CCUSD Spending on Salaries Gone Wild
Students End Up Paying the Price
September 12, 2019
Last year, our school district had to pay over $6.20 million in state-mandated CalSTRS contributions. A million dollars of that payment included additional costs mostly due to the board approving overly-generous raises to certificated staff and teacher retirement incentives during the past five years.
This million dollar added expense doesn’t even account for the other raises given to classified employees which also increased our district’s complex-accounting of its contributions to CalPERS. It’s no wonder the board pleaded for the community to pass a new seven-year, $2,500,000 annual parcel tax—the district’s salary plan was starting to unravel.
Parcel Tax Spending
We now understand that about 90% of the district’s new parcel tax will probably end up being spent on its adult employees in some form of continued salary enhancements and/or being paid on their behalf for their health and medical benefits, along with the still mounting state increases in our annual employer pension contributions.
One standard way a school board can try to save money is to offer its veteran teachers a monetary incentive to retire early. The board offered our veteran teachers nearing retirement a $20,000 incentive. The idea was that as our veteran teachers retire, the district would hire new, less experienced teachers, at a much lower salary; thereby cutting district staffing costs. But, if it is not done correctly, in a well thought out and balanced manner, it can lead to school and classroom inequities, because the district could end up having to hire too many new, inexperienced teachers.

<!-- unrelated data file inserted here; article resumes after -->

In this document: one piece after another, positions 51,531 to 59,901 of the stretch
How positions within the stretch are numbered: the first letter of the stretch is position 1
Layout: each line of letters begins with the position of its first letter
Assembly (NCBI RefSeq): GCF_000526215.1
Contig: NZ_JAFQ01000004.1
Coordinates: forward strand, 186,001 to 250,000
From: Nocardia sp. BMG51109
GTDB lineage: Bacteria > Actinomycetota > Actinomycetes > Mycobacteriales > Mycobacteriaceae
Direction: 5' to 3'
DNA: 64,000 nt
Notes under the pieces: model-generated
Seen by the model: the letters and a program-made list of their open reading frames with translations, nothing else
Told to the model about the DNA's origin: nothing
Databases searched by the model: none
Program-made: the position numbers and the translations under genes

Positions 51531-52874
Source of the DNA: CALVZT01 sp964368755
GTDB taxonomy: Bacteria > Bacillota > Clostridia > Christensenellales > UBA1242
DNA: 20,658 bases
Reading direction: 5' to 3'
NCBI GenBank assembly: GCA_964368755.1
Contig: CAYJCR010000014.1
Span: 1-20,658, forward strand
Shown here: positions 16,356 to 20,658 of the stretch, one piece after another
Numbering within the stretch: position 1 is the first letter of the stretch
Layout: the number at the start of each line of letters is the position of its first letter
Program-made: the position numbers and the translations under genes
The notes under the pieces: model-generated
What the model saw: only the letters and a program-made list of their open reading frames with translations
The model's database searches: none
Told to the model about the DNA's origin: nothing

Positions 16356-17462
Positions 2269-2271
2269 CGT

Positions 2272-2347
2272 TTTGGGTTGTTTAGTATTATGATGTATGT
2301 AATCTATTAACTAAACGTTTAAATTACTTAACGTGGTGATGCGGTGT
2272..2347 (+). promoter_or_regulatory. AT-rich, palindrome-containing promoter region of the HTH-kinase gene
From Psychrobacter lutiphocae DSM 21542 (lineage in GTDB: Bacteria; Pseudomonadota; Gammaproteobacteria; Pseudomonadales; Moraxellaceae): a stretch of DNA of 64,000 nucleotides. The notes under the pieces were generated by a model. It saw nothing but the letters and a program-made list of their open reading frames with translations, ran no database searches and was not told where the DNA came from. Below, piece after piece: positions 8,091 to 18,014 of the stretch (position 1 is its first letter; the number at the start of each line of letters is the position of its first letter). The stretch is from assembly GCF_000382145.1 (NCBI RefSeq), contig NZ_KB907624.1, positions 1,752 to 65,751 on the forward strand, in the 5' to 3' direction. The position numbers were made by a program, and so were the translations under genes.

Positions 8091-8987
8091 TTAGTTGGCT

In the first decade before the Great Recession, our district’s average for first-year teachers ran about 5% of staff-like most other districts in LA County. But in the last five years, our district’s percentage of first-year teachers has almost doubled.
In 2016-17, one-in-three teachers at Farragut Elementary either had just one-year of teaching or little real classroom experience. In fact, in just a two-year span, teacher turnover at Farragut happened at such a rapid rate that the school’s average in-class experience slipped from a district high of fifteen years among our elementary schools, down to eleven years.
Now we hear that this year El Rincon Elementary has hired 8 new teachers and will have one-out-of-every-four of its teachers starting new careers along with a new school principal.
The reason given to the community for the increased “teacher salary investment” was to retain and hire the best teachers available. After the turnover of the last few years, was this lofty-sounding goal achieved?
Even with our district hiring scores of new, less costly teachers to replace its retired staff, our small district is still paying some of the highest percentages out of its budget for its CalSTRS and CalPERS contributions, including the pension costs for all those previous district-wide raises.
Students Paying the Million-Dollar Price
Due to the lack of financial foresight by some board members, it looks like the only thing we will be retaining--for years to come--is the high cost of our state pension contributions.
As a parent, you must realize that for every million dollars now being siphoned off from the budget to pay for decades-old pension obligations, is yet another million dollars not being spent on your child’s future education.